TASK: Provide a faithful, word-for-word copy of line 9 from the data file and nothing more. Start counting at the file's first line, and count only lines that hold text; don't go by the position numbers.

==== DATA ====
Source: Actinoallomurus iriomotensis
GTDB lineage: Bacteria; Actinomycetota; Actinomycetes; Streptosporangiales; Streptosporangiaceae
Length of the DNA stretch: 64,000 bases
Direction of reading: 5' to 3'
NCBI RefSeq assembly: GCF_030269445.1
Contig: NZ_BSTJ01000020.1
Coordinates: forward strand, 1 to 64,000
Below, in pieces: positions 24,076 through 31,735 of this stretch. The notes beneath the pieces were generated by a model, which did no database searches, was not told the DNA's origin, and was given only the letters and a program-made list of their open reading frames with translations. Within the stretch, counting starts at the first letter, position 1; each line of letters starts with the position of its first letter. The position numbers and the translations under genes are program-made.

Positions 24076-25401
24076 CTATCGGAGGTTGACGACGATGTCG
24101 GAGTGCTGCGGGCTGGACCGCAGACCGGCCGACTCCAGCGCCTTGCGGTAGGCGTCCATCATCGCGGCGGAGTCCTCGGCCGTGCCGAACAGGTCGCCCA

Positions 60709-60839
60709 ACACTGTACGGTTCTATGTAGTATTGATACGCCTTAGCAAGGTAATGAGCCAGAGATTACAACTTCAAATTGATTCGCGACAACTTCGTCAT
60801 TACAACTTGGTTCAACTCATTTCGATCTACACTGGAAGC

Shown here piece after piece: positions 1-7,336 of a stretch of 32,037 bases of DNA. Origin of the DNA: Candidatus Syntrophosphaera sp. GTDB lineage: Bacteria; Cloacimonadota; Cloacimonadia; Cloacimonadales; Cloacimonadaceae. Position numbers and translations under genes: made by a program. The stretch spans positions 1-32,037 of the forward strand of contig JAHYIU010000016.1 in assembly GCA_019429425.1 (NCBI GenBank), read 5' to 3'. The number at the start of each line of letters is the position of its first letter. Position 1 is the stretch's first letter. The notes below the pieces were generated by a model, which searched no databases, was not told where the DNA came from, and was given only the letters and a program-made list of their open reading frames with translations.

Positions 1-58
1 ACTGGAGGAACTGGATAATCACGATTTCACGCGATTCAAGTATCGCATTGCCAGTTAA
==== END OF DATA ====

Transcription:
Positions 24076-25401